On Friday, Nov. 6, MSNBC host Rachel Maddow will be at Winthrop University in Rock Hill, S.C. So will former secretary of state Hillary Clinton. So will former Maryland governor Martin O’Malley. So will Sen. Bernie Sanders. All of them are seeking the Democratic presidential nomination, and all of them will be interviewed by Maddow on that day.
Just not together. Rules set out by the Democratic National Committee (DNC) allow Maddow to interview these three candidates sequentially — in a format known as a “forum” — but not jointly, as in a “debate.”
Which really stinks. “Everybody who works in this business would love to be in position of having all the candidates” on the stage at the same time, concedes Maddow, who is nonetheless excited to be participating in the co-called “First in the South Candidates Forum,” which is hosted by the South Carolina Democratic Party, among other entities including the Southern State Democratic Parties.
Blame “exclusivity” for the formatular madness. Back in May, the DNC announced that there’d be six sanctioned debates spread through the campaign season, starting with the CNN debate next week in Las Vegas and ending in February or March in Wisconsin. The party leveled a threat at candidates who would dare exercise their freedom of assembly and freedom of speech to debate outside of those parameters: “Any candidate or debate sponsor wishing to participate in DNC debates, must agree to participate exclusively in the DNC-sanctioned process,” noted the DNC. “Any violation would result in forfeiture of the ability to participate in the remainder of the debate process.”
We turned to Jaime Harrison, chair of the South Carolina Democratic Party, for some guidance on what things could legally happen in a “forum” versus what things could happen in a “debate.” Here’s what he said: “The candidates can’t engage in the back and forth because it denotes more of a debate than an actual forum. … They cannot engage in asking each other questions or being asked the same question while on stage.” Got that, Maddow, Clinton, O’Malley and Sanders? None of that prohibited stuff!
Maddow will engage each of the candidates in prolonged, sequential discussions. The approach, says Harrison, will enable Maddow and the candidates to “get into some substance” as opposed to the clipped and hurried discussion that often plagues debate formats.
Fair enough. But we wondered what would happen if, say, O’Malley burst onto the stage and took issue with an answer Clinton gave to Maddow, would he be banned from bona fide debates? Would Clinton be banned if she responded? “I appreciate the invitation to speculate but for us … [the] debate next Tuesday in Nevada, is about the candidates who will take the stage and their vision to move America forward,” wrote Luis Miranda, the DNC’s communications director.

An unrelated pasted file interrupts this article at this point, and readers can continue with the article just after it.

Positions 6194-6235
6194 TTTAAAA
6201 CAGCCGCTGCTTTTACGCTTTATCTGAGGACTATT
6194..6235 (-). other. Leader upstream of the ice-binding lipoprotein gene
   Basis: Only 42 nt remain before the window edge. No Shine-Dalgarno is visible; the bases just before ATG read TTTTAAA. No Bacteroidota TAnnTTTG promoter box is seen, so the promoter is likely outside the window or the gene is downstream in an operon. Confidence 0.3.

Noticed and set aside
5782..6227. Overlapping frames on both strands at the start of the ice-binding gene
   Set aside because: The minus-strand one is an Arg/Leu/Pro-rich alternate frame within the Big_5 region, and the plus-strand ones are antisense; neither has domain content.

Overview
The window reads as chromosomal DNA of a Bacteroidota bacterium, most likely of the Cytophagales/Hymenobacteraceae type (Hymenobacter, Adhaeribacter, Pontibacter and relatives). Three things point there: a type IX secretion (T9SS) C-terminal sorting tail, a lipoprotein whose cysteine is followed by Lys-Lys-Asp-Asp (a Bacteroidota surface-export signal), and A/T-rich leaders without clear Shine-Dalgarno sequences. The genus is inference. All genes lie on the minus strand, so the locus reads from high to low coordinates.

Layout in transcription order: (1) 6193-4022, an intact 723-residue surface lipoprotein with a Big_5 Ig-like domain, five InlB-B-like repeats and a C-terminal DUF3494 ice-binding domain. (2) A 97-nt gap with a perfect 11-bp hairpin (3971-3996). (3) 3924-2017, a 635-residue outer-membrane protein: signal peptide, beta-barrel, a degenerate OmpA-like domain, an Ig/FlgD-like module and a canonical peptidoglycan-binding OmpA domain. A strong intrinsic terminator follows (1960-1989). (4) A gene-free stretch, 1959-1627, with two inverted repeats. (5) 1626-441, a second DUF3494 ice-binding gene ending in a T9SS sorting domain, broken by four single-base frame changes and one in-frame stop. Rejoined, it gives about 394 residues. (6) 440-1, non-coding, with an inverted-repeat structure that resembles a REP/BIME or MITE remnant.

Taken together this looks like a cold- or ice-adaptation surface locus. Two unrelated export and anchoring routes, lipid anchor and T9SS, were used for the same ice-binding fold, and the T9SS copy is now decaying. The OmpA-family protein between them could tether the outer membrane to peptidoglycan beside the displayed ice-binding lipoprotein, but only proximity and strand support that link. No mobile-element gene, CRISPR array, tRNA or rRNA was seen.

These questions land on top of a debate that pits the principles of democracy against political optics. For strategic reasons, the DNC limited the sanctioned debates to six occasions. As The Post’s Greg Sargent has reported, the Clinton camp wanted four debates and O’Malley wanted many more. “When 24 million people are tuning in to watch the Republican sideshow, it begs the question why the Democratic National Committee is holding debates on holiday weekends and Friday nights,” said O’Malley spokesperson Haley Morris. “It’s almost as if they want to make sure as few people as possible get to see them.”
A pair of DNC vice-chairs — Hawaii Rep. Tulsi Gabbard and former Minneapolis mayor R.T. Rybak — last month issued a public call for more debates. Noting such dissension, Maddow sounds animated, “Intra-Democratic Party fighting is this, like, rare species in American politics,” she says. In 2008, there were more than 20 Democratic debates, though only six were sanctioned by the DNC; there was no exclusivity requirement.
Whatever the larger political picture, Maddow will have to make these one-after-the-other interviews come alive, not an easy task when the candidates have been giving interview after interview. Clinton, who cordoned herself off from the media earlier this year, has been on an interviewing tear of late, taking questions from Maddow’s colleagues on NBC/MSNBC — Andrea Mitchell and Chuck Todd — as well as several other outlets. E-mail questions have abounded. “There’s a meta element to the questioning on the e-mails that I find a little bit boring — like when Secretary Clinton is being asked about the e-mails and most of the questions are why she keeps getting asked about the e-mails,” says Maddow.
Perhaps Maddow should compare notes with MSNBC colleague Joe Scarborough, name partner on the network’s morning program. “The follow-up questions just never come,” says Scarborough about the numerous TV interviews of the front-running Democratic candidate. Question No. 1, says the host, is who at the State Department authorized Clinton’s homebrew e-mail server? The next one is why won’t she turn over the server? Clinton, says Scarborough, issues the “same pat answers that every journalist who interviews her knows is coming.”
Whatever Maddow asks Clinton, it’ll be their first time together in an interview. Her job, she says, is to draw out the emerging policy differences among the candidates, an undertaking that may well involve some watchable testiness onstage. Back in August, America enjoyed the spectacle of Fox News hosts showing no mercy toward Republican hopefuls. Maddow can harness that very same energy as well. “People deride so-called partisan media,” says Maddow. “I don’t see us as being partisan I see us as being honest about where we are,” she says about her work at MSNBC. “Listen, I’m a liberal. Here’s how I see this story.”